Switching From Bottle to Bar
Changing to a shampoo bar from a traditional liquid shampoo can take some adjustment. Most commercial liquid shampoos contain SLS (sodium laurel sulfate) to remove product build up and synthetic silicones to smooth the hair. These chemicals can themselves build up in the hair which is why many people find they need to change their shampoo after a few weeks. They can also strip the hair of its natural protective oils and in fact cause an over production of oil by the scalp as it tries to compensate.
Surya Luna Naturals Shampoo Bars are a more natural, gentler alternative that do not contain any harsh chemicals and have been formulated from hair and scalp loving oils, botanicals, natural mineral clays and essential oils. They are also very economical to use and if kept dry between washes can last over eight weeks.
The Transition Phase
We spoke on the blog last week about there being two main kinds of shampoo bars on the market – soap style bars and syndet bars. With soap style shampoo bars there can be a period of adjustment as your hair and scalp get used to your new shampoo bar. This can take days, weeks or sometimes months – everyone’s hair is different. During this time you may feel that your hair feels heavy or waxy. This is normal and should pass, but it can take perseverance and patience until your hair adjusts.
To begin with you may just want to lather up the bar between your hands and rub the bubbles through your hair. Later, you may find that your hair will be happy with you using the bar directly on your head. Whichever method you use, make sure that you rinse thoroughly!
You can follow your new cleansing routine with one of our conditioner bars to add softness and moisture to your hair.
These bars are extremely economical and can last much, much longer than traditional liquid conditioners as you will find that less is definitely more, and you only need a tiny amount to condition your hair.
After shampooing, gently rub the bar between wet hands and then VERY lightly glide the bar over your hair. If you have especially oily hair you may wish to avoid the scalp area. If you have very dry hair you may wish to pay extra attention to the lower sections. Massage the oils gently into your hair and then rinse thoroughly. You might need to experiment to find just the right amount of application for your hair.
Our grandparents knew all about the benefits of using a vinegar rinse after washing to clarify the hair and impart a beautiful healthy shine. The acid in the vinegar helps to restore the hair’s natural pH balance as well as smoothing the cuticles on the hair strands. Using a clarifying rinse as part of your new hair washing regime can help with the waxy feeling that some people experience in the transition phase.
As a final step you can create your own vinegar rinse using one part apple cider vinegar and four parts water. You can use lemon or lime juice if you prefer instead of a vinegar. You can also add a few drops of your favourite essential oil. I like to keep this mixture in a small spray bottle and spritz my hair before giving it one final rinse. Don’t worry – the vinegar smell fades very quickly. You can use this rinse as often as needed and may people say that once or twice a week is enough for them.
Soap Style Shampoo Bars and Hard Water
Hard water has a high mineral content, often magnesium and calcium, and these minerals can react with soap style shampoos, resulting in a reduced lather, affecting how effectively they are able to cleanse and often leaving a grey-white residue on the hair.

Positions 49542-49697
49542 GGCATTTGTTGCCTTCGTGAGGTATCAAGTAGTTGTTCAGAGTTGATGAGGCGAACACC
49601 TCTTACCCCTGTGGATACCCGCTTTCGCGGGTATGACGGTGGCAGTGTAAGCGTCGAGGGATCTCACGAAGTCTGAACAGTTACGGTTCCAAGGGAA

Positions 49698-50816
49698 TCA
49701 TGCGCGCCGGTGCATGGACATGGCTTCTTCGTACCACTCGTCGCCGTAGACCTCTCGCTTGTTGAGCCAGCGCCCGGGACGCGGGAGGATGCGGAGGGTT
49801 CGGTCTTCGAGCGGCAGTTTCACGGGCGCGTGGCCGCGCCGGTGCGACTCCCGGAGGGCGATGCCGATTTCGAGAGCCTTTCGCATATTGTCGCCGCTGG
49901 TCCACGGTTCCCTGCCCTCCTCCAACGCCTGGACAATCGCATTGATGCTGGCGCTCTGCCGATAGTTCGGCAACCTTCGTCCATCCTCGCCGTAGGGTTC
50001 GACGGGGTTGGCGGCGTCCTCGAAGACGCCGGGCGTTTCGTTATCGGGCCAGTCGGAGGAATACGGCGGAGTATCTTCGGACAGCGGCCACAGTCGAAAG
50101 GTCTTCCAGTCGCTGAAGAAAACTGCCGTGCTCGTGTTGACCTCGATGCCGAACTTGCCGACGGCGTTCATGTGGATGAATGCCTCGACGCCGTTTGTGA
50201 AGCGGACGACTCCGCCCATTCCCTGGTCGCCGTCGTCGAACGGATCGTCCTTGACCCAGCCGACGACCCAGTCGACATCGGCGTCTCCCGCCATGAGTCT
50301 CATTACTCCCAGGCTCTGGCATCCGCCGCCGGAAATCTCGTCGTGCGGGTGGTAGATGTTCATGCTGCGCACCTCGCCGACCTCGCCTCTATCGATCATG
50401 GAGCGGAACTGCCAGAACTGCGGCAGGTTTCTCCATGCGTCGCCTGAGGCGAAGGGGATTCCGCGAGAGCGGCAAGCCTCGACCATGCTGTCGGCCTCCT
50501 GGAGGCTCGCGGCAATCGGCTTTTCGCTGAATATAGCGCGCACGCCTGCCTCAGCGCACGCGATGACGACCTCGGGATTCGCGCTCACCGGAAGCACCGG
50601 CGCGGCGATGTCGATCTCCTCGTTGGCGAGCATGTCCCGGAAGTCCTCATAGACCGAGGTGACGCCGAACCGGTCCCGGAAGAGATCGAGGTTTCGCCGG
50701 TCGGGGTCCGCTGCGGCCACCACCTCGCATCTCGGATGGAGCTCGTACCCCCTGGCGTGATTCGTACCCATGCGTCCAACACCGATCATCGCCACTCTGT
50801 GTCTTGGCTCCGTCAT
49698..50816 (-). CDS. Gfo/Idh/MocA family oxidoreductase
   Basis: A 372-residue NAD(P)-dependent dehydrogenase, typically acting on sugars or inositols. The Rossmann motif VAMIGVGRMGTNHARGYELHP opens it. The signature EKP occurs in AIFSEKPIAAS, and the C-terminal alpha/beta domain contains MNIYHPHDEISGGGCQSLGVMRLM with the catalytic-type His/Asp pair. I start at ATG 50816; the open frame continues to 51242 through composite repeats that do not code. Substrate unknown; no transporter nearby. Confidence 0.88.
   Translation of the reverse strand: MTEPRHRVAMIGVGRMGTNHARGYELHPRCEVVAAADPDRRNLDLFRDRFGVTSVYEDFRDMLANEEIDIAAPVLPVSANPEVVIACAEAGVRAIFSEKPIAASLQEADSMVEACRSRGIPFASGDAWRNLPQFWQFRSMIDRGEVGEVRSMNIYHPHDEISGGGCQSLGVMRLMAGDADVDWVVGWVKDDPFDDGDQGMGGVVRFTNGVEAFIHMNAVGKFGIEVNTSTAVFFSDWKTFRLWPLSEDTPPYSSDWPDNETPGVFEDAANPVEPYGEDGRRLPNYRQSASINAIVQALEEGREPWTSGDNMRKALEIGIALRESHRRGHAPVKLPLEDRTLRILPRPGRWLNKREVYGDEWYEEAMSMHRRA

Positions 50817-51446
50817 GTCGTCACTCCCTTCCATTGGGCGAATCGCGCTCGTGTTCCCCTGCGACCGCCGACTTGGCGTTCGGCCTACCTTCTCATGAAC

An apple cider vinegar rinse can go some way to removing this residue, and an alternative or additional step is to use a solution of sodium bicarbonate or baking soda. Try mixing a teaspoon or two of baking soda with a litre of warm water and soaking your hair with it before you wash it. Leave the mixture in your hair while you shampoo and rinse both out at the same time.
However, unless you are using a different water source to make up either of these solutions you are still using hard water to rinse your hair with and re-applying the minerals.
How Do I Know If I Have Hard Or Soft Water?
The majority of Scotland, the west of England, Wales, Cornwall and Devon have soft water. However, if you live in a rural location in these area and get your water through a well or private supply you may find that you have hard water.
What Is The Alternative?
It can take a few tries to find a soap style shampoo bar that suits your hair. Just as there are many different liquid shampoos on the market and not all will work for your hair, the same is true of solid shampoo. If you really don't like the first one your try, it might be worth using one with a different recipe to see if that makes a difference. At Surya Luna we now offer sample size bars for a selection of our soap style shampoos so that you can try a few before committing to a full size bar. The great thing about soap style shampoo bars is that if you find they don't work for your hair, you can still use them up as a body soap bar.
If a potential lengthy transition phase is not for you, you don't want the extra steps involved with a clarifying rinse, you just can't find a bar that suits your hair or you live in a hard water area and soap style shampoo bars are just not working for you, we also offer our syndet style Conditioning Shampoo Bars. These bars do not require a transition phase and are more effective in hard water areas.
We hope you love our shampoo and conditioner bars as much as we do and that your hair looks and feels healthy, shiny and full of life.
In the comments section below we would also love to hear about your experiences of switching from bottle to bar, what you did to cope with the transition phase and if you have any top tips or tricks or if you have any questions you would like to ask us.
Next week on the blog - Getting the most out of your Surya Luna Dry Shampoo.